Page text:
The national government has dispatched police officers to assuage the skirmishes between Kipsigis and Maasai communities that have now entered the fourth day.
At least three houses were torched overnight in the raging conflict that has seen two people killed and several injured, among them a pupil.
The two communities have been clashing since Thursday last week along Pimpinyet Border Township, after a member of the Kipsigis was gunned down by an armed band of warriors.
A teenager was injured on the shoulder with an arrow during the fighting that dragged into the late hours of Thursday night.
Pimbinyiet Assistant Chief John Rono told the Nation that the houses were torched by people believed to be from Trans Mara East Sub-County.
“A group of people invaded some houses near Mogor area and set them ablaze. They fled soon after accomplishing their mission,” he said.
The administrator said the burning of houses may have been intended to spread more tension to other areas near the border.
“We are in control and we believe the situation will not run out of hand. We will not allow the violence to spread to neighbouring locations,” the chief said.
The two communities have been wrangling for the last decade over a piece of land.
Hundreds of youth from both sides, armed with weapons such as bows and arrows, have been antagonising each other since the onset of the clashes last week.
“It is like the screaming is spontaneous, and seems to ignite the warring groups into more fighting,” said Chief Rono.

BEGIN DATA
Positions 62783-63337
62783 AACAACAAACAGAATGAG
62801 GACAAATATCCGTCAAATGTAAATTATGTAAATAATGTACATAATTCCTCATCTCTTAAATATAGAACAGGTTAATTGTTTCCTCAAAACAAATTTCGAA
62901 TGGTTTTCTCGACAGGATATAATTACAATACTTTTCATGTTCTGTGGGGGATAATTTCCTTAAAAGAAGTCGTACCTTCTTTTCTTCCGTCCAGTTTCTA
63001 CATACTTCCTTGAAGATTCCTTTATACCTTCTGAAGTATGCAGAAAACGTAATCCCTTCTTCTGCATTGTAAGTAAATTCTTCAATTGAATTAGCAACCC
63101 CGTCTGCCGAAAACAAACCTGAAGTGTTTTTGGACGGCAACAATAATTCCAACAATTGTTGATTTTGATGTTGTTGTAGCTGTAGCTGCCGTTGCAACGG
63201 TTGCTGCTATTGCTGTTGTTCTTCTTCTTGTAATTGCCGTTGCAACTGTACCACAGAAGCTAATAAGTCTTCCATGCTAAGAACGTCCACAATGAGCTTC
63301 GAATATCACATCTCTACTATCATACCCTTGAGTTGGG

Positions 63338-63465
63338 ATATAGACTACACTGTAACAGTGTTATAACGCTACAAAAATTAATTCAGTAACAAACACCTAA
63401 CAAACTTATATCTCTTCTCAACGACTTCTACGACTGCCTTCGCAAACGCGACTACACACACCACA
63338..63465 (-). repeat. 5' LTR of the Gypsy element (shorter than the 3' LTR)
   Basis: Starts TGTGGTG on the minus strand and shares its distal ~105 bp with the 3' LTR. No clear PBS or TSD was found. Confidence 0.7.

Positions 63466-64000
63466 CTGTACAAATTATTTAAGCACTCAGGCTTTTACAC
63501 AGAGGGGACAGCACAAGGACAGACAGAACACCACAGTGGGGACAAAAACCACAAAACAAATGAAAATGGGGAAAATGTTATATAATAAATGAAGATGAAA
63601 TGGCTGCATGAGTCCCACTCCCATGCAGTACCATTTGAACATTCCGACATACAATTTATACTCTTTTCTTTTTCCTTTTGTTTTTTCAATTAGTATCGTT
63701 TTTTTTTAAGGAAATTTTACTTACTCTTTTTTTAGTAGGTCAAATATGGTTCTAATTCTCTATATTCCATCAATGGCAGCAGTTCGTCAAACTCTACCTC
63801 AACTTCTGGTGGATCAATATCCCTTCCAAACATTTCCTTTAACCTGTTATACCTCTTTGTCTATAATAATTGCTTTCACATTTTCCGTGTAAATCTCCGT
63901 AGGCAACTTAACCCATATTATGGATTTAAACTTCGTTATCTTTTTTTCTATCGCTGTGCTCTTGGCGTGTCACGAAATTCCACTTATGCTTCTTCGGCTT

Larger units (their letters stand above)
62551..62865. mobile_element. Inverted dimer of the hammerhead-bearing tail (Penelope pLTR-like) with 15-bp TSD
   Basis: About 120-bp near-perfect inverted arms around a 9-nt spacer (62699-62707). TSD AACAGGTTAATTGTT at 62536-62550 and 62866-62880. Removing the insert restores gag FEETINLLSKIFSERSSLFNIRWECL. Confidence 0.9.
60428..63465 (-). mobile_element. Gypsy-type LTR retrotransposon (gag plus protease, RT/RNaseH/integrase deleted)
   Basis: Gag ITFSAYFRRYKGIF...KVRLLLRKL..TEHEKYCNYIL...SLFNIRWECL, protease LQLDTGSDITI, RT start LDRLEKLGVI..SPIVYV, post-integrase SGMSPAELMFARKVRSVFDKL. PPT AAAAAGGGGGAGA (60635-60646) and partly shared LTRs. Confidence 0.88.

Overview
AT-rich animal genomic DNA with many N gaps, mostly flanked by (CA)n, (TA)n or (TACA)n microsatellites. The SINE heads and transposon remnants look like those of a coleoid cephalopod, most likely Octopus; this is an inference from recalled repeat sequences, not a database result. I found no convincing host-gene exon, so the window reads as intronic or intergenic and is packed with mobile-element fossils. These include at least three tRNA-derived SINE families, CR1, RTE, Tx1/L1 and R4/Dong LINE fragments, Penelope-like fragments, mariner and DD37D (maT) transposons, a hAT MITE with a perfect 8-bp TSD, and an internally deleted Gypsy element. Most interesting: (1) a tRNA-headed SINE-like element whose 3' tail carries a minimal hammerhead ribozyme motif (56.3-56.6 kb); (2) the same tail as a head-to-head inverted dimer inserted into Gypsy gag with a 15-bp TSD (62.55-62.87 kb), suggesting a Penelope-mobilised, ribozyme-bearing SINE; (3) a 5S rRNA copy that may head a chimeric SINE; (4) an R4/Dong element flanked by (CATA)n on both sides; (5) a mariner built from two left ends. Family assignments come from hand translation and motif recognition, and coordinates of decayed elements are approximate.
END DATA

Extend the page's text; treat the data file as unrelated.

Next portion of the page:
Elsewhere burial plans for one of the man who was killed at Pimpinyiet have begun at his home in Mogor.
Mr Matthew Kiplangat Bett was shot dead while others were injured when a gang attacked customers drinking tea at a cafeteria in Pimpinyet Township.
One of the injured, Mr Aaron Kipkoech Langat, who sustained bullet wounds on both of his hands is recuperating at Tenwek Mission hospital. His condition is said to be stable.
A resident who sought anonymity for security reasons accused some politicians of fanning the animosities.
“We wonder why we are fighting in this century. We have lived together as neighbours despite the usual problems here and there,” he said.
He added that politicians were using a few people to perpetrate criminal activities with the intent of causing insecurity by inciting the communities to engage in retaliatory attacks.
Learning in schools has been affected with pupils also fleeing from their homes. The government has sent a contingent of General Service Unit and AP officers to help quell the violence.
The warriors have also engaged police in running battles as they evade arrest. Villagers reported sporadic gun shots Saturday night as security officers tried to disperse the fighting youth.
Trans Mara West Deputy County Commissioner Mr Mericho Maina urged the youth to stop fighting.
“You will lose more if you continue to engage in fights. We are calling on both sides to cease fire and embrace peace,” he said.
Editing by Philip Momanyi